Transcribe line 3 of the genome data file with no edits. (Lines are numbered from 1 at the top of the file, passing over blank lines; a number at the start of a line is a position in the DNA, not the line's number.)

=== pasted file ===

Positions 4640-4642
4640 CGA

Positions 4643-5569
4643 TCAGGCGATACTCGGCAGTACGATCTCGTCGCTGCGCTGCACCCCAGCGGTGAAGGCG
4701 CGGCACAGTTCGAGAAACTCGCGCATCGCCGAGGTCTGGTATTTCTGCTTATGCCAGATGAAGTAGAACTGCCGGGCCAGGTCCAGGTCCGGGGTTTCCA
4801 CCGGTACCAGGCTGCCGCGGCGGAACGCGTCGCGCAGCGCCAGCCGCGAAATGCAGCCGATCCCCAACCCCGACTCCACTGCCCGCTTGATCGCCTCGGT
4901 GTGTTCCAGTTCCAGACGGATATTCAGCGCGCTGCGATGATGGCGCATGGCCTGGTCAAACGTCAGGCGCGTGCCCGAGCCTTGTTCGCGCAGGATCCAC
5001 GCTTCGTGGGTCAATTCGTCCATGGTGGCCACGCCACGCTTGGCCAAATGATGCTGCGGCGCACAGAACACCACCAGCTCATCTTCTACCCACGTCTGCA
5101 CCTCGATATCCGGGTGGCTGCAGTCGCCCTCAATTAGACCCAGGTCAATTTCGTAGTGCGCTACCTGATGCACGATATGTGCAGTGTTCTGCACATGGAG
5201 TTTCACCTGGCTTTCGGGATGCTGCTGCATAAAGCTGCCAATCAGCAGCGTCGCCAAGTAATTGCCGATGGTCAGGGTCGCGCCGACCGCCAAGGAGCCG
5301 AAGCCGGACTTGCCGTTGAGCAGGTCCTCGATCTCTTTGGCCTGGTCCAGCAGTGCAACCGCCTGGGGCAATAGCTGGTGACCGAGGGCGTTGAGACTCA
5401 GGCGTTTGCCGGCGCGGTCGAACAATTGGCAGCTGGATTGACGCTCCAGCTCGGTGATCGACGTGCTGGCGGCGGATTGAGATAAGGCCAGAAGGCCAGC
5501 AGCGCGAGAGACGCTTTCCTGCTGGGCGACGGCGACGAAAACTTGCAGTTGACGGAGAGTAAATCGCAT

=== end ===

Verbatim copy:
Positions 4643-5569